Jeff graduated from Colorado School of Mines this year with his Masters Degree in Geological Engineering.  It was a long six years, but he was able to complete it while working full time and without too much stress on our family time.  We are so proud of him.  Not only did he get his Masters degree this year, but he also turned 40 and grew a beard.  And shaved it.  And grew it back.  Sigh...

Jeff with his proud Mom and "The Beard"
Jeff's birthday 14er - Mt. Democrat
The Beard is back, a little more tame this time.

#6 Old Friends, New Friends and Moved Friends
We got to spend time with visiting friends from Missouri, Texas and Wisconsin this year and were so glad to get to hang out with them after not seeing them for so long.  The boys have been making new friends at their new homeschool enrichment program as well and we continue to enjoy great times of fellowship with our church family at church picnics, fall festivals and through music team.  One of our least favorite, but probably most significant events involving friends was saying goodbye to our good friends and neighbors as they moved overseas for their own new adventures.

With the Richesons in Breckenridge in July

Jennifer and Tracie in Breck
The Nordlies in September
Jennifer and Sarah
Crazy buddies
The best neighbors, daily playmates, we miss you tons!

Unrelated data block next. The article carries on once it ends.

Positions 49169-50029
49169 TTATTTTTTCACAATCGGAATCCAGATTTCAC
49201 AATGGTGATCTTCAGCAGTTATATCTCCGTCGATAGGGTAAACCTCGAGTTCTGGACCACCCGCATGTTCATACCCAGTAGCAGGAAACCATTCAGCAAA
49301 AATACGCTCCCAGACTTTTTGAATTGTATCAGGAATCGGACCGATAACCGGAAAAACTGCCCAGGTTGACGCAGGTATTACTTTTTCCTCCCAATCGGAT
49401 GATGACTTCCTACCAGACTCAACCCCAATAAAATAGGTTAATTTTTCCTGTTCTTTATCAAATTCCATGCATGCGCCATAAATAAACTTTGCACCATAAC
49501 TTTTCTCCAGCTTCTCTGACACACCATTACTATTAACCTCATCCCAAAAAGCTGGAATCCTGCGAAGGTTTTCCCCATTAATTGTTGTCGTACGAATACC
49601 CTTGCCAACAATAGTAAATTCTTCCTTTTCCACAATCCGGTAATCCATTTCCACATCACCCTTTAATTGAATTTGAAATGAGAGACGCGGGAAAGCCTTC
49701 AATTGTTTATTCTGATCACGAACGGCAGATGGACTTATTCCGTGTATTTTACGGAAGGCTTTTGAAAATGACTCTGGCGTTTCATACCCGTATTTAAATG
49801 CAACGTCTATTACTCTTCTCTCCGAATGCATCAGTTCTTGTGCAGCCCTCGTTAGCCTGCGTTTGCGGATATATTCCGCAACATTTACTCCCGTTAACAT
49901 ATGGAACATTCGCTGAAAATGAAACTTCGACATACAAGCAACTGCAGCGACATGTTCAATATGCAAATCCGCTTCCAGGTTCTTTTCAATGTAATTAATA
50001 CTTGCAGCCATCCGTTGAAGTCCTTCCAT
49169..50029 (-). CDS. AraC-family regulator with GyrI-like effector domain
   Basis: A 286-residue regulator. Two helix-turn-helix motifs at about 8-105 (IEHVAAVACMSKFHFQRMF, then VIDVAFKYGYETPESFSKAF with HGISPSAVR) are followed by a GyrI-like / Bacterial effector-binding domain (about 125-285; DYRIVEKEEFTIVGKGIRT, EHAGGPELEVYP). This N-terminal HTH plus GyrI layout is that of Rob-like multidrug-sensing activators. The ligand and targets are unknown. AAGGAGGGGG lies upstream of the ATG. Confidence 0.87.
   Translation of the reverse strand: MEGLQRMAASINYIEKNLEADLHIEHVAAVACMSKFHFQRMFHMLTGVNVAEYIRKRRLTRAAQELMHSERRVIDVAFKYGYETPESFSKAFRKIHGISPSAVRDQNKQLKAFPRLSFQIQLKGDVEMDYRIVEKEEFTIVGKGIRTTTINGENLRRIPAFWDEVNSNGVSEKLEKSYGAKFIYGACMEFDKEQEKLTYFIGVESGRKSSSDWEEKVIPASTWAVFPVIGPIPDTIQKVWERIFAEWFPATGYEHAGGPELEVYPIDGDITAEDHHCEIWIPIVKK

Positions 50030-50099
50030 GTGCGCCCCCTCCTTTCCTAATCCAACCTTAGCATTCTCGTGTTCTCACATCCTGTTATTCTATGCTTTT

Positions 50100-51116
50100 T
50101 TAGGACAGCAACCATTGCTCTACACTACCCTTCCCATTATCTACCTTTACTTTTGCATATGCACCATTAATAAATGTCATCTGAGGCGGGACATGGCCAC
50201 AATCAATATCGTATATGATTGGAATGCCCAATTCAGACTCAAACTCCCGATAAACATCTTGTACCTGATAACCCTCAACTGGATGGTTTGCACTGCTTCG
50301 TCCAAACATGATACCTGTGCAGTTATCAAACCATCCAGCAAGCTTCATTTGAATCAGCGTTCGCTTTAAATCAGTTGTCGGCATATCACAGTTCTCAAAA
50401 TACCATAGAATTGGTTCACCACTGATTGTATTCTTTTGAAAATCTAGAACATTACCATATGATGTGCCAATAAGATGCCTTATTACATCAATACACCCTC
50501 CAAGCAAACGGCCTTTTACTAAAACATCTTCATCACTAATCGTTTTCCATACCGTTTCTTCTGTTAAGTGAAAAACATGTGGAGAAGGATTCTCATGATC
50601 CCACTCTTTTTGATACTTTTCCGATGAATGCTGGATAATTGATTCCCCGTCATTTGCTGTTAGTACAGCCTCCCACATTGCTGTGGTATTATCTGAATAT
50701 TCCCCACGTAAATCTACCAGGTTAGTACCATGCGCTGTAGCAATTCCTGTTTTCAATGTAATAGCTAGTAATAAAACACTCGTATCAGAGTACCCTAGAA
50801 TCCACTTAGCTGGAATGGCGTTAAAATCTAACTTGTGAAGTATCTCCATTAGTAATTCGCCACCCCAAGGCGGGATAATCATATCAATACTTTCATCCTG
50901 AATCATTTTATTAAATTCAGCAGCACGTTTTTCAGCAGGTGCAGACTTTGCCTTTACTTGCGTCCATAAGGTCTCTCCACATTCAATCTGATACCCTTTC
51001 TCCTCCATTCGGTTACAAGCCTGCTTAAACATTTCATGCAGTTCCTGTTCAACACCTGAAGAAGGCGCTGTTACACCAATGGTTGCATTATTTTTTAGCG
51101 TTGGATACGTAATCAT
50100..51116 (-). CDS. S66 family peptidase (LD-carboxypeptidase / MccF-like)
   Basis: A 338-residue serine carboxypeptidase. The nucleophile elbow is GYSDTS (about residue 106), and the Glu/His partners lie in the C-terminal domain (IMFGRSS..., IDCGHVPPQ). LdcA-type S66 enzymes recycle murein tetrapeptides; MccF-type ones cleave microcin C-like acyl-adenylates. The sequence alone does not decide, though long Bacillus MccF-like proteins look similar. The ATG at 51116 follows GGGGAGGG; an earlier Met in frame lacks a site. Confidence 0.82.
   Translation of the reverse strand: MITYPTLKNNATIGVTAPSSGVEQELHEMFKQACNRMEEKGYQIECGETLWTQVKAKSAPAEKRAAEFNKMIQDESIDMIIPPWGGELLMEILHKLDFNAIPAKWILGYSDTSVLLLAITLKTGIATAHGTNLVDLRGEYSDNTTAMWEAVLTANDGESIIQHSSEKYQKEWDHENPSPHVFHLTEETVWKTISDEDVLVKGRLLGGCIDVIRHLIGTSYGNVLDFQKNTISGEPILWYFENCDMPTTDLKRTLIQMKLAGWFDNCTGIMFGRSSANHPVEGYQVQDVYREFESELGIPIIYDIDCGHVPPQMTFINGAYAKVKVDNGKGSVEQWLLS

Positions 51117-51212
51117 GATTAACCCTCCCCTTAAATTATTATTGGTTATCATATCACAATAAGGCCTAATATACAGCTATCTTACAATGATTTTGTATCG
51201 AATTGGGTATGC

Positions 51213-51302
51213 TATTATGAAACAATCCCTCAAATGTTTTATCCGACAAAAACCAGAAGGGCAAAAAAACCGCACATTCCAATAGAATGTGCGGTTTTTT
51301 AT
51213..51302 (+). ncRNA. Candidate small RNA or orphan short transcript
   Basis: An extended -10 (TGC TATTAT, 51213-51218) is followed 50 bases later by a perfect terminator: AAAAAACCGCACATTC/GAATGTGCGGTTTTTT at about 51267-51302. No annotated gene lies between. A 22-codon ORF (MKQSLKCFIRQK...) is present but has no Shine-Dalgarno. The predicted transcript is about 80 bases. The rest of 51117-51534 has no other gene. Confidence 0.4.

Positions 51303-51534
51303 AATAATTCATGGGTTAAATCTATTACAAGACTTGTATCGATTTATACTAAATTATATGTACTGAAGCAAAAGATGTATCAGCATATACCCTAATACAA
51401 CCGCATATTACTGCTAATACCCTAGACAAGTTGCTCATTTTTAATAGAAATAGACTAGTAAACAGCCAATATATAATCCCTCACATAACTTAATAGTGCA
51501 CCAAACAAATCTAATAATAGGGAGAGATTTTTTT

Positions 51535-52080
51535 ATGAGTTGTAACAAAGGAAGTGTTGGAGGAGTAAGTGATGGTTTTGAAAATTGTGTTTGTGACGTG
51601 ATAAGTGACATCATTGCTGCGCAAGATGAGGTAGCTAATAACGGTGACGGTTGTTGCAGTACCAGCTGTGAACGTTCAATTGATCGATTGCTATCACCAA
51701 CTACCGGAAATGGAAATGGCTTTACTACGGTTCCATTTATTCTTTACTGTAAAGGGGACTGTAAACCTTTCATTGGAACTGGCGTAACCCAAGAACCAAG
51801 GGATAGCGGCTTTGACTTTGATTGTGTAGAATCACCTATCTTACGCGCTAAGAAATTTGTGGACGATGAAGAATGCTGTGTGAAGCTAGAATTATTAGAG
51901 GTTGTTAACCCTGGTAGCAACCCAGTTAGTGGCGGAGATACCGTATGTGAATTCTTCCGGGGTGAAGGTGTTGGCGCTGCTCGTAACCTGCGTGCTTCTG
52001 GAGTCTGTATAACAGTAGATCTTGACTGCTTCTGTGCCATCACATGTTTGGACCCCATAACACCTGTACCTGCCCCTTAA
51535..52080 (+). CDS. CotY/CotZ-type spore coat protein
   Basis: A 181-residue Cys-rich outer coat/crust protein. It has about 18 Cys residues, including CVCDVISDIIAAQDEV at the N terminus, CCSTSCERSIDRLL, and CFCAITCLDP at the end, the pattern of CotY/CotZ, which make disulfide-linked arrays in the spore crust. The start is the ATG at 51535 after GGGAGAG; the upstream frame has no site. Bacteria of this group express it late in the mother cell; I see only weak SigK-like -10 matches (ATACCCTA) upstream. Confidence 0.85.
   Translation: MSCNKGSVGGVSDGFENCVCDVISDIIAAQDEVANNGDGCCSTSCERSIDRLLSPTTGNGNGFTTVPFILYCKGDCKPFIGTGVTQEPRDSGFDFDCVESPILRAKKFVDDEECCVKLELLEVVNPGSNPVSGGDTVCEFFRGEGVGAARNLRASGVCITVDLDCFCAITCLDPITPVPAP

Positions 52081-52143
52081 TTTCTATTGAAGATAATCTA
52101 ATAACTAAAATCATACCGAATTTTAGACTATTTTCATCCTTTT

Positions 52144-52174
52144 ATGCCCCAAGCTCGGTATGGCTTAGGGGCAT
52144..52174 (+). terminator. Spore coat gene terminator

#5 "The Prairie Dog Incident"
We have a wonderful open field behind our house filled with grasses, rocks, and a creek.  It also has plenty of critters, but many of the usual pests are kept under control by our cat, Grizzly, as well as the foxes and coyotes that keep our number of household cats to a minimum as well.  My usual worry when the boys head out to the field is that they will stumble upon a rattlesnake, so when Trevor came running back from the field one day screaming hysterically "It bit me!" and dripping blood from his hand, I was sure I would soon be calling 911 for anti-venom.  When I was able to understand that it wasn't a snake but a prairie dog that bit him, several questions came to mind.  "We've never seen prairie dogs before, are you sure?"  (Mom, I know what a prairie dog looks like.) "How did you get close enough to a prairie dog?"  (I scooped it up in a net because it was swimming in the creek.)  "Why did it bite you?"  (Because I was trying to make it stay in my 5-gallon bucket.)  "Why did you pick it up?"  (You never told me not to!)  And the question everyone is now wondering, "Do we need to worry about tetanus, rabies, THE PLAGUE???"  (The doctor and health department declared that everything was OK, and so far we haven't seen any foaming at the mouth, so we think he is all good.)